Measurements of the CMBR and theoretical considerations gave a clear answer to this question: the universe is flat. The matter it contains only accounts for 31% of that critical value, of which 5% is ordinary matter and 26% is dark matter. Most, 69%, is missing. In 1984 James Peebles contributed to the revival of Einstein’s cosmological constant, which is the energy of empty space. This was called dark energy and it fills 69% of the universe. Together with the cold dark matter and the ordinary matter, that is enough to support the idea of a flat universe.
Is the universe expanding or shrinking?
Dark energy remained only a theory for 14 years, until the accelerating expansion of the universe was discovered in 1998. This discovery earned Saul Perlmutter, Brian Schmidt and Adam Riess a Nobel Prize in Physics in 2011. Anything other than matter must be responsible for the rapid expansion: an unknown dark energy must exert pressure. Suddenly a theoretical addition became a reality.
Both dark matter and dark energy are now among the greatest puzzles in cosmology. They only identify themselves through the impact they have on their environment – one pulls, the other pushes. For the rest, not much is known about it. What secrets are hidden in this dark side of the universe? Are there new laws of physics hidden behind the unknown? What else will we discover in our efforts to solve the riddles of space?
Most cosmologists now agree that the model of the big bang is a true story of the origin and development of the universe. Despite the fact that we only know 5% of its matter and energy. This tiny particle of matter eventually clumped together to make everything we see around us: stars, planets, trees, flowers and animals, as well as humans. Are we the only ones looking at the cosmos? Is there life elsewhere in space, on a planet orbiting another sun? No one knows. However, we now know that our sun isn’t the only one with planets. Most of the hundreds of billions of stars in the Milky Way should also have companion planets.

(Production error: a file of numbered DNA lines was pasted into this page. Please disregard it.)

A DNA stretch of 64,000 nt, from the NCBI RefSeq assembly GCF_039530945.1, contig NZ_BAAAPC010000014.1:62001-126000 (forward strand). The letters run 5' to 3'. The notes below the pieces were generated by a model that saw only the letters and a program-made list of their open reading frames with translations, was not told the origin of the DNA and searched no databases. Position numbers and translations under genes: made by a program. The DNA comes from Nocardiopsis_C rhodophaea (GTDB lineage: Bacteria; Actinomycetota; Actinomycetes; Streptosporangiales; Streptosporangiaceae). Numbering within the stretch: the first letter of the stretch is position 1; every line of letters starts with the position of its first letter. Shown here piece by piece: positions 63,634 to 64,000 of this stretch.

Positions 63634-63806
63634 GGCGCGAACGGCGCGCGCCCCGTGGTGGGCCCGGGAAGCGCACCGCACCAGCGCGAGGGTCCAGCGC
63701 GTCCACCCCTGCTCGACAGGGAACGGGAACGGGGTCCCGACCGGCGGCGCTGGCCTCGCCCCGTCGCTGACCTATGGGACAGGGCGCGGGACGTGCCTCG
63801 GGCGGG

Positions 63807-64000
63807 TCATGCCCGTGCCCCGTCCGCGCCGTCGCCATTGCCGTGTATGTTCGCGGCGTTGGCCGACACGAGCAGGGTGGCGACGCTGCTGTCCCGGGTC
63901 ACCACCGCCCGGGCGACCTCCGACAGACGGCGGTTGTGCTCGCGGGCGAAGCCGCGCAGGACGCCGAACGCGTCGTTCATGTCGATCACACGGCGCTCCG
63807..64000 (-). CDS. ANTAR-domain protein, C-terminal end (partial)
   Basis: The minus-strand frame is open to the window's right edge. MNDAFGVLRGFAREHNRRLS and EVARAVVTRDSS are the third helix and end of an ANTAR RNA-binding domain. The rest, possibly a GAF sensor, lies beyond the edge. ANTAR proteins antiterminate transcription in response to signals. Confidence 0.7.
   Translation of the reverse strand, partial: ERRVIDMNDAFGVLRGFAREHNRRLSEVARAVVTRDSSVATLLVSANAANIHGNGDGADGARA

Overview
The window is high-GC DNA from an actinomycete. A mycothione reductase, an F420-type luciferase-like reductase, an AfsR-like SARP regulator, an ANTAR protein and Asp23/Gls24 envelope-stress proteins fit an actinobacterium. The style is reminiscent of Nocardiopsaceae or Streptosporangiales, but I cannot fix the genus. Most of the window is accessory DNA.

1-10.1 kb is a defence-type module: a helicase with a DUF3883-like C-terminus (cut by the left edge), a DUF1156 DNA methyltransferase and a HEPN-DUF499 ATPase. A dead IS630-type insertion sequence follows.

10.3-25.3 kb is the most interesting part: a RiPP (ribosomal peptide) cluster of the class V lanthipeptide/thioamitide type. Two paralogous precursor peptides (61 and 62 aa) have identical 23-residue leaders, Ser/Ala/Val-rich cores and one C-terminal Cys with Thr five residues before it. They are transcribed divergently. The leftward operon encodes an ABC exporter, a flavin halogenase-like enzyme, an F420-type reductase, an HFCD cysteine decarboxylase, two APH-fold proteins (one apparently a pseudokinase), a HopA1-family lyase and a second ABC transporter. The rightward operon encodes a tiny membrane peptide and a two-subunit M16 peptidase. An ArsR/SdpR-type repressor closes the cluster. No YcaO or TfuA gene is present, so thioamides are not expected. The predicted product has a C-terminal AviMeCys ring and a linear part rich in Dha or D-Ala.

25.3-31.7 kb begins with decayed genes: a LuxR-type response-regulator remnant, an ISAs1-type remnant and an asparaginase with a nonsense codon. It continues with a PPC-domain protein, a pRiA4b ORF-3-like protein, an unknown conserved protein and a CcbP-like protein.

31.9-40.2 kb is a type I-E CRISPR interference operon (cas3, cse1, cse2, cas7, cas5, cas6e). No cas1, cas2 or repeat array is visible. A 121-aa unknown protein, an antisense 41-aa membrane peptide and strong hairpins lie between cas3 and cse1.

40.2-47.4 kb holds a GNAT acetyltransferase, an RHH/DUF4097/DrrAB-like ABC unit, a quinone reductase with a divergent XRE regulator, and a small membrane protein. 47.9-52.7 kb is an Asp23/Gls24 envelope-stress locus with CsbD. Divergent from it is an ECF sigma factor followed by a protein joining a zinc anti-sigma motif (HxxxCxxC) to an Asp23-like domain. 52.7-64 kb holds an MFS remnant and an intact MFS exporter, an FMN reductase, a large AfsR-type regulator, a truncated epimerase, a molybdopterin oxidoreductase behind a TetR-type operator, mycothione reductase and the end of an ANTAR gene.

Astronomers are now aware of more than 4,000 exoplanets, and we have discovered strange new worlds that are nothing like our planetary system. The first exoplanet discovered with certainty was so strange that hardly anyone believed it to be true. The planet was too big to be so close to its host star.
Planet 51 Pegasi b
Michel Mayor and Didier Queloz announced their sensational discovery at a conference of astronomers in Florence, Italy, on October 6, 1995. It was the first exoplanet proven to orbit a star similar to our sun. Planet 51 Pegasi b, orbits rapidly around its star, 51 Pegasi, which is about 50 light years from Earth. The planet takes only a little over 4 days to orbit the star completely. This means that a year on the planet is four days long, and it is very close to the star – at a distance of only 8 million kilometers. The star heats the planet to more than 1,000 degrees Celsius. Things are much slower on Earth, with an orbit that takes a year at a distance of 150 million kilometers.